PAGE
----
The separation of church and state is a key component of US democracy, but that doesn't necessarily mean that I live in a "secular" state. Freedom of religion means the

Freedom of religion means the government tolerates the fact that I observe Judaism.

government tolerates the fact that I observe Judaism. And while there is no official religion here in America, Christianity is the de facto religion of this country. If you have any doubts about that fact, read some of the nonsense going on in America about the word "God" on money, or over displaying nativity scenes at public venues, or take a look at the talking head flipping out about the "Merry Christmas" political ads that ran Christmas week.

Religion in politics is not a bad thing. I don't agree with Abe Foxman that religion should be kept out of political campaigns. I would prefer to vote for a candidate who is a person of faith, even if it is not my faith, as long as it isn't a put-on. It makes me feel more confident that the candidate has a moral anchor.

The US defines itself as a secular state, but is really a Christian state; Israel, by definition, is a Jewish state that tries its hardest to be a secular state. Israel is the rebirth of a religious Jewish state that existed almost 2,000 years ago. It is that religious history that gives Israel her legitimacy. The Biblical prophecy of the ingathering of exiles gives legitimacy to Aliyah, the Jewish right of return.

Jews are unique in the world - we are a nation and a religion. Survival is only assured when the two are linked together. That's why it is repulsive that, as part of the celebration of Israel's 60th birthday, its president, Shimon Peres, announced that he will observe Shabbat... once. By making a big deal out of this one observance, Peres dishonors Israel's Jewish traditions. There are those who believe Shabbos should be observed for reasons other than a cheap publicity stunt.

I worry about Israel because its government has no sense of its Jewishness. The last government that did was probably that of Menachem Begin, which may be why Jimmy Carter hated him so much.

If Israel's leaders had a sense of Jewishness, then they would protect Sderot. If they truly believed that Israel was a Jewish state, then they would never bargain away Judea and Samaria. The government would care about the fact that Shiloh was the first place in Israel that the Ark of the Covenant stood. They would care that families will be uprooted for years, just like those who were thrown out of Gaza. A government with a moral

I worry about Israel because its government has no sense of its Jewishness.

compass would not put more families in harm's way with the proposed new borders.

If Israel's leaders saw Judaism as a way of life instead of a political tool, then their moral compass would tell them that Jerusalem, the heart of the Jewish People, cannot be divided and that Hebron, purchased by Abraham, the first Jew, must remain in Jewish hands.

It is ironic that the US, a secular state, elects candidates with a strong background in religion, while Israel, a Jewish state, elects leaders without a moral compass. I take that back; it's not ironic, it's criminal.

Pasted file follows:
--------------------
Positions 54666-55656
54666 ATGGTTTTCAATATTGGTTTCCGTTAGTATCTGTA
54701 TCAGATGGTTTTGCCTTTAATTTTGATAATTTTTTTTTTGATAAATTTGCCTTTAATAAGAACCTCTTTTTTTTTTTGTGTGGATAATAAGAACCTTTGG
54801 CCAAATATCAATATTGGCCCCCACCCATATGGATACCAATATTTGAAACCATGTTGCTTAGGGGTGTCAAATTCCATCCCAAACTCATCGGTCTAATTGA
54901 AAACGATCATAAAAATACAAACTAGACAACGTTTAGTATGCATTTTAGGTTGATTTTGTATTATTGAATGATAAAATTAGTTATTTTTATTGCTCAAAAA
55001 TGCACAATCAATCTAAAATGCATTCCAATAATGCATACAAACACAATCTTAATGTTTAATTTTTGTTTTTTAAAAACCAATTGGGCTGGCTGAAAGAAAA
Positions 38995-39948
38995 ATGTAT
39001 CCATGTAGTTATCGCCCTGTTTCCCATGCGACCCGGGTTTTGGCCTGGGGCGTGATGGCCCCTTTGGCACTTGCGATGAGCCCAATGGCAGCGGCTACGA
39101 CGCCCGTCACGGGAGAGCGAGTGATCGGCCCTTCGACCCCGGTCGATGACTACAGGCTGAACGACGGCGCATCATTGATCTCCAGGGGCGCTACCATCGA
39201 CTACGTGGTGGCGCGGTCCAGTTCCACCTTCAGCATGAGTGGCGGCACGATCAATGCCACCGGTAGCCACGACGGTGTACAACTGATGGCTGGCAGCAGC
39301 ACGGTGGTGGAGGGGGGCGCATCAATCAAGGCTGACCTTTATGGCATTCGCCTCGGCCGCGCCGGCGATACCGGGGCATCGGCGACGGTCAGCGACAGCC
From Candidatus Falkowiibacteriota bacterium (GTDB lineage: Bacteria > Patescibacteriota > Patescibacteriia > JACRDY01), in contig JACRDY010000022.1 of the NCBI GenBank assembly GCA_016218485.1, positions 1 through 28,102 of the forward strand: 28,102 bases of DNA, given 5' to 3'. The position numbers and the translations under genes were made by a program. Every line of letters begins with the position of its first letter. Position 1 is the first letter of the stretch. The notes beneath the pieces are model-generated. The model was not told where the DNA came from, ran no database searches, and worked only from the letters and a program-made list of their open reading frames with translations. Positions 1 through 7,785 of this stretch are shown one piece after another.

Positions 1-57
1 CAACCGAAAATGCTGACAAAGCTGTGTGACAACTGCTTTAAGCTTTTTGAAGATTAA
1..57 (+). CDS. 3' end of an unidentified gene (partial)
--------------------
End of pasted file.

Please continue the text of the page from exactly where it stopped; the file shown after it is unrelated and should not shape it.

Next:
For those of you already writing comments that being a "Jewish State" makes Israel somehow racist or prejudiced, put down your keyboard. Israel and Judaism protects good people of all religions. Israel protects holy sites of all religions. But Israel is surrounded by Islamic states, that, in many cases, forbid the practice of other religions, where people are urged to convert, become dhimmi or leave.

Israel should be different from the Islamic states. They are constantly fighting amongst themselves over the way they practice, Sunni vs. Shiite for example. Israel must be a home where all "flavors" of Judaism can exist; a Jewish State where rabbis of all kinds - Reform, Conservative and Orthodox - can tend to their flocks during the entire cycle of life from births, marriage to death. If Israel's leaders had a sense of Jewishness, instead of being so secular, then that would happen.

It is precisely because Israeli leaders are ruled by their political desires, instead of using the Torah as a moral compass, that Israel is facing the issues it does. The concessions Ehud Olmert and other Israeli leaders are planning include abandoning Judea, Samaria, the Temple Mount, Hebron, etc. Once you take away Israel's religious heritage, the holy sites become expendable; once they become expendable, so does Tsfat and Tiberias,

Each king of Judea was commanded by God to have a Torah scroll.

and eventually all of Israel.

The Palestinians get it. That's why they consider recognizing Israel as a Jewish State to be a deal-breaker.

In Biblical times, each king of Judea was commanded by God to have a Torah scroll written for him and to be kept near. This was so they could rule alongside the moral compass of the Torah. Maybe today's leaders should take a cue from that. After all, America, a secular country, has leaders who try to rule within the tenants of their religion. Maybe Israel, a Jewish state, should try the same thing.

Israel's leaders should govern the country as a Jewish state on all the Jewish land, and adapt what Bill O'Riley said a few year ago: Israel is a Jewish state; if you don't like it, move to America.